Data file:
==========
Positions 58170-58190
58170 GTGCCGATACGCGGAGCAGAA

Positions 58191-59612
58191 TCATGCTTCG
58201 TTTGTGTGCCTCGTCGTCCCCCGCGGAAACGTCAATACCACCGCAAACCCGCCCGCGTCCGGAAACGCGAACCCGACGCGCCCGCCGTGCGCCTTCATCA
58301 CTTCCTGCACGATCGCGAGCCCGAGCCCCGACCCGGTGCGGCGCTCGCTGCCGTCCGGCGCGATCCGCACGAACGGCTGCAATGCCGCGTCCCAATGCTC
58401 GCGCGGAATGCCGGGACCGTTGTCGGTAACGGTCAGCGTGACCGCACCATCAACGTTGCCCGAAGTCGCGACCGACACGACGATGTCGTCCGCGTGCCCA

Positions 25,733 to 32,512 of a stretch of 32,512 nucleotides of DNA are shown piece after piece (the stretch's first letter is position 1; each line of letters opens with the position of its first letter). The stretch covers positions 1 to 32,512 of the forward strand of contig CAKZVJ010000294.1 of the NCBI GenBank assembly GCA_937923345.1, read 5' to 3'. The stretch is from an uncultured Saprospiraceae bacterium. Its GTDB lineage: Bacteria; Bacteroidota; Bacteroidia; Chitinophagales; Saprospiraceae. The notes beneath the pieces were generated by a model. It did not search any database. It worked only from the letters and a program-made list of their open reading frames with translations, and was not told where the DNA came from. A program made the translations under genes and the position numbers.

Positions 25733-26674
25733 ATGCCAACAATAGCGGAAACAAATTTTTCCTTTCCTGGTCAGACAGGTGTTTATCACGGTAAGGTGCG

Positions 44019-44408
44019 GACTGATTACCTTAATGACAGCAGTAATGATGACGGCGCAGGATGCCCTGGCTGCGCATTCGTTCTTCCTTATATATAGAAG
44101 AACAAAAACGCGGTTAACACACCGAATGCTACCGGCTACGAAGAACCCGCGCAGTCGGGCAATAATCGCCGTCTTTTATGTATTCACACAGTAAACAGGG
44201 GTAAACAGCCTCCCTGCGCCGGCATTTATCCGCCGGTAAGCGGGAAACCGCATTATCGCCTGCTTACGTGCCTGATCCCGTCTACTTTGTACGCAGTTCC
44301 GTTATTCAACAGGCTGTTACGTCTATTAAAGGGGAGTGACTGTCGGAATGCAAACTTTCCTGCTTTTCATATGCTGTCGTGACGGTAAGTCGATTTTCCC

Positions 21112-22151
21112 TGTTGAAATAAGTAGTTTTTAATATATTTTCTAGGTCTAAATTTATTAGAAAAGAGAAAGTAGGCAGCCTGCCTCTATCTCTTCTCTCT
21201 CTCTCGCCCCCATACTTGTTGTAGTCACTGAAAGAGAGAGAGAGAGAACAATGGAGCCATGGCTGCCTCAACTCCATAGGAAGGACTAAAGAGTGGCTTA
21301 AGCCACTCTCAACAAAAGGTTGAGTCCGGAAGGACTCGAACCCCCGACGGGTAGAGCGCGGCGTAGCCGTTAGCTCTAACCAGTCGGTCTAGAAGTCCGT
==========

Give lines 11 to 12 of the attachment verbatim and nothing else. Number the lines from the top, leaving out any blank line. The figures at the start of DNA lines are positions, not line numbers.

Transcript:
Positions 44019-44408
44019 GACTGATTACCTTAATGACAGCAGTAATGATGACGGCGCAGGATGCCCTGGCTGCGCATTCGTTCTTCCTTATATATAGAAG